Did you just get an Instant Pot and have no clue how to use it? If so, you aren’t the only one in this boat. You probably saw the magnificent Instant Pot product in all of your newsfeeds with tons of delicious Instant Pot recipes you wanted to try. Now that you have the unit, you are a little afraid you might blow up the house. No worries, this Instant Pot 101 for beginners guide is all you need to start making delicious food in no time.
I wrote this post about 5 years ago knowing people may need some help on how to use it. If you get one of these for the holidays or a birthday, I hope this post helps get you started. They save so much time in the kitchen and help make meal prep a breeze.
Please note, my favorite pressure cooker is the Zavor, (formerly Fagor). That’s the one I learned from classes taught by Chef Brad in Southern Utah. Zavor Pressure Cooker. My entire family uses a pressure cooker almost every day. It’s not uncommon to have two going at the same time. Yes, they are worth the cost.
My goal was to purchase a couple of different sizes of the “Instant Pot” so I could learn how to use them, and then pass that knowledge on to family members and my readers. I found them to be a little more complicated than my Zavor, but either way, you can buy the cheapest cuts of meat and make them tender enough to cut with a spoon after using the cooking cycle. I did end up giving both of them to some families who could use them.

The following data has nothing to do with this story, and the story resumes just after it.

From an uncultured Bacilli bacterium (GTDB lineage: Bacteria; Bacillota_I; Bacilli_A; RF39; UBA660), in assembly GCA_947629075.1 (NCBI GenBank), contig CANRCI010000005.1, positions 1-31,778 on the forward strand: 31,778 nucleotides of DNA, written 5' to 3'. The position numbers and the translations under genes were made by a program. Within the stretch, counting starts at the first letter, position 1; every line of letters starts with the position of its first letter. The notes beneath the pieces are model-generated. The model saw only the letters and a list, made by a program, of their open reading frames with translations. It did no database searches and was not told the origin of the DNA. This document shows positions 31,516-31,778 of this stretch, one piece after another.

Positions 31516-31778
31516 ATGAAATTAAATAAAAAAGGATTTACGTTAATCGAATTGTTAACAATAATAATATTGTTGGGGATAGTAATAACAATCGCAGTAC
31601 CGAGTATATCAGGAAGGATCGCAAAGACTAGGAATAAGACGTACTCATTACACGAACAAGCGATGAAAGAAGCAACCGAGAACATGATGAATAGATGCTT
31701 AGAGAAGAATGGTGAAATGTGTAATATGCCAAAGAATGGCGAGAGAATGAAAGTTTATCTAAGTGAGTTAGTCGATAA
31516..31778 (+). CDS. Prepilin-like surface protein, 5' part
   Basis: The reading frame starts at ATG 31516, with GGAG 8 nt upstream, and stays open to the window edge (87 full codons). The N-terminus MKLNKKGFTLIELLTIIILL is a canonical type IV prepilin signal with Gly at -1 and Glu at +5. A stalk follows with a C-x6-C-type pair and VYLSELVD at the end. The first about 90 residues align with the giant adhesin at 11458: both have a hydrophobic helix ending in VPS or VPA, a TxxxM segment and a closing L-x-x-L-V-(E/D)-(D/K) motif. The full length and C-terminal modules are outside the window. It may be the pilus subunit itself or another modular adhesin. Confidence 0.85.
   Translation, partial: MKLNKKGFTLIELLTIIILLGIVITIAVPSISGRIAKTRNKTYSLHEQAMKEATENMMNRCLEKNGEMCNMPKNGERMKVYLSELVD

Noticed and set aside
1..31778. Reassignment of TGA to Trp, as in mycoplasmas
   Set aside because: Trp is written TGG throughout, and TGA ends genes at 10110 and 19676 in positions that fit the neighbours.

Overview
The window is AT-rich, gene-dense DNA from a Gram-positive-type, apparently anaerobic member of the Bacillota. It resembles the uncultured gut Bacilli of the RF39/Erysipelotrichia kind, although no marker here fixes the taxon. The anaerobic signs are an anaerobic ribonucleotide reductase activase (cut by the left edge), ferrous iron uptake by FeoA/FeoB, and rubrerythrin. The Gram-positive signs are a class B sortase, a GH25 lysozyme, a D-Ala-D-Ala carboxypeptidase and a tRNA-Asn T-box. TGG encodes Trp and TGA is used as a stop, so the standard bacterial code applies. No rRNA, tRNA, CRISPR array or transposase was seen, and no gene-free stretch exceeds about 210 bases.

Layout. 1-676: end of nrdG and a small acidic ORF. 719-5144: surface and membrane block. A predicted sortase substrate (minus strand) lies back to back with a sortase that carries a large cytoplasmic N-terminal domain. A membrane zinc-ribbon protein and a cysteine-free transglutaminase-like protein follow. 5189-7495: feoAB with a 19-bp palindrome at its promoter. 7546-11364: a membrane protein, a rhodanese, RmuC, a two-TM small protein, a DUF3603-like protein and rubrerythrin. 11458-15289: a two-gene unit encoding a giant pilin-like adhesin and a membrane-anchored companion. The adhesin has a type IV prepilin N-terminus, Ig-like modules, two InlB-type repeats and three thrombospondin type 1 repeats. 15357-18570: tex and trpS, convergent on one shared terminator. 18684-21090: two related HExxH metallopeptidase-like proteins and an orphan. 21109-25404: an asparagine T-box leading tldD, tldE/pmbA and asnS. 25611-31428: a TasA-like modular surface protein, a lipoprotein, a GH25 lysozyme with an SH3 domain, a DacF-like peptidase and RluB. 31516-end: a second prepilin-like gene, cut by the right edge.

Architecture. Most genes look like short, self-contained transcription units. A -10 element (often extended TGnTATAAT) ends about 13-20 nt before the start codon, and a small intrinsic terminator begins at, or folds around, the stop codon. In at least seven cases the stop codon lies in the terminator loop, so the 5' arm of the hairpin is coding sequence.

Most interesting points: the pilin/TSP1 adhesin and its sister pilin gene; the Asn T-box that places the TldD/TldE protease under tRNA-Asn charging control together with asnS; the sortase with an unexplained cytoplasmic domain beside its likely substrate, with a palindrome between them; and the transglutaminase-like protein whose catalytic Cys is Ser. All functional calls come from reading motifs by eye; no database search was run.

Instant Pot/Zavor Pressure Cooker Accessories
These Instant Pot accessories really come in handy:
- 6-Quart Size Basket (I use it for hard-boiled eggs)
- Silicone Lid Fits Instant Pot – 6 Quart
- Sealing Rings-6 Quart (Be sure and check model numbers) Having the right sealing rings set in the proper sealing position is critical.
- Oven Mitts or Hot Pads: I use an oven mitt every time I pressure cook my food.
Instant Pot® 101 for Beginners
This is a comprehensive guide to get you started right with your Instant Pot. Here’s what you will learn:
What is an Instant Pot®
In addition to being new and improved, it is a faster, healthier, and more eco-friendly way to cook. Whether you are really busy, have family responsibilities, work stress, or just want to eat healthier, the Instant Pot is the way to go. 3-Quart Instant Pot or 6-Quart Instant Pot or 8-Quart Instant Pot
Simply put, today’s instant pot is yesterday’s old slow cooker! However, it’s faster and better than its older version. Basically, it’s an electric pressure cooker, kind of like the one your mom or grandmother used to use, but it’s been improved.
One of their most popular models, particularly for those new to pressure cooking, is the Instant Pot Duo. It is referred to as a 7-in-1 unit since it is a slow cooker, steamer, warmer, saute unit, yogurt maker, pressure cooker, and rice cooker. It has 14 built-in smart programs that include program settings like bean-chili, soup, meat-stew, rice, porridge, poultry, multigrain, slow cook, saute-simmer, warmer, yogurt, pressure, steam, and manual control.
It also has 10 ULC Certified safety features you’ll love: